Sunday, April 8, 2012

William Cavanaugh - The Myth of Religious Violence

In his book, The Myth of Religious Violence, Cavanaugh attempts to address false assumptions about the dichotomy of religion and secularism, particularly in how they are perceived in accordance with violence. The myth of violence he says is “the idea that religion is a transhistorical and transcultural feature of human life, essentially distinct from secular features such as politics and economics, which has a peculiarly dangerous inclination to promote violence.” Religion, because of this dangerous inclination, must therefore be tamed by restricting its access to public power. The secular nation-state will then appear a natural result, responding to the inherent dangers of religion. First, I’ll outline a few of Cavanaugh’s points and then add some brief responses.

Throughout history it can be extremely difficult to separate religion from political life. Indeed, the very beginnings of nation-states were built on exclusionary principles based around religious belief and identity. Political and economic motivations can be inextricable intertwined with religious ideology and worldview. Portraying religion as being inherently dangerous and irrational, Cavanaugh says, is used by the secular state to justify its own forms of violence. He says, any attempt to separate religious violence from secular violence is fundamentally incoherent. The enlightenment narrative invented this assumed dichotomy between the religious and the secular. That religion is dangerous and irrational it must therefore give way to more rational, secular forms of power. In other words, in creating this vision of irrational and dangerous religion, an ‘other’ was established that legitimates coercive measures against that ‘other.’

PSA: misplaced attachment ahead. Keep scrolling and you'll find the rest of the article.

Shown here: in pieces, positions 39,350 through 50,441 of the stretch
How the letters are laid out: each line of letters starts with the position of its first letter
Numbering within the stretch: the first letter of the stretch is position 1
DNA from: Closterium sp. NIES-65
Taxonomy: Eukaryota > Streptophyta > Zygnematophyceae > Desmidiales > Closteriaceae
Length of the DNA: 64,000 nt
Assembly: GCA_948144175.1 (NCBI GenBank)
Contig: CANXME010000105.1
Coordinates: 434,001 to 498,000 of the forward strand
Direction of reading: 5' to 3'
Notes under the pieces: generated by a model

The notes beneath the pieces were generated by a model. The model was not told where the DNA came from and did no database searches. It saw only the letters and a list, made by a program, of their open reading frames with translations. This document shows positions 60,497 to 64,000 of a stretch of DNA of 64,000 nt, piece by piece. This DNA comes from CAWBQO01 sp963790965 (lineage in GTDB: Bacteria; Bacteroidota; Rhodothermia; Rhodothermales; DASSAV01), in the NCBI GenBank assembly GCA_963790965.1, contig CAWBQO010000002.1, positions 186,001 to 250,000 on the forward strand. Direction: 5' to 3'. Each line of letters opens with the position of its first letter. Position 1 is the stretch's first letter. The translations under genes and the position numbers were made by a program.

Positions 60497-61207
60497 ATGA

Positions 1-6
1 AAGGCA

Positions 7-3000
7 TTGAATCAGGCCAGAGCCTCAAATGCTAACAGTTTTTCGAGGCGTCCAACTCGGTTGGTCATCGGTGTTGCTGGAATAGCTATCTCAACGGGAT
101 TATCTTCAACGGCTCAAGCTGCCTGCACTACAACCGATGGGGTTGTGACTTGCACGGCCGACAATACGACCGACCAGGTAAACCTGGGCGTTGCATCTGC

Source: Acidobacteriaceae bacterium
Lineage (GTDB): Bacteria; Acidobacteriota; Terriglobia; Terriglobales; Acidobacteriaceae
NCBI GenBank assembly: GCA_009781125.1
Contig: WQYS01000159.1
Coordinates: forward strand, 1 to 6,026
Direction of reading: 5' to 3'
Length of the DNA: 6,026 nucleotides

Cavanaugh says that he is not set out to argue that religion either does or does not promote violence, but rather to analyze the political conditions under which the very category of religion is constructed. And this category has been constructed as violent, irrational and fanatical. He argues that so called secular ideologies and institutions like nationalism and liberalism can be just as absolutist, divisive, and irrational as those called religious. Claims about the violence of religion are centered on the assumption that religion is theoretically separate from secular realities like politics and economics. The myth of violence, therefore obscures the pursuits of the state. The nation-state has become a new kind of religion, appropriating the holy from religion itself to justify its own purposes. In the context of international affairs and foreign policy we can see how this plays out. If religion has a peculiar tendency to promote violence then societies that have learned to tame religious passions in public are seen as superior and more inherently peaceable that societies which have not. Policy follows suit.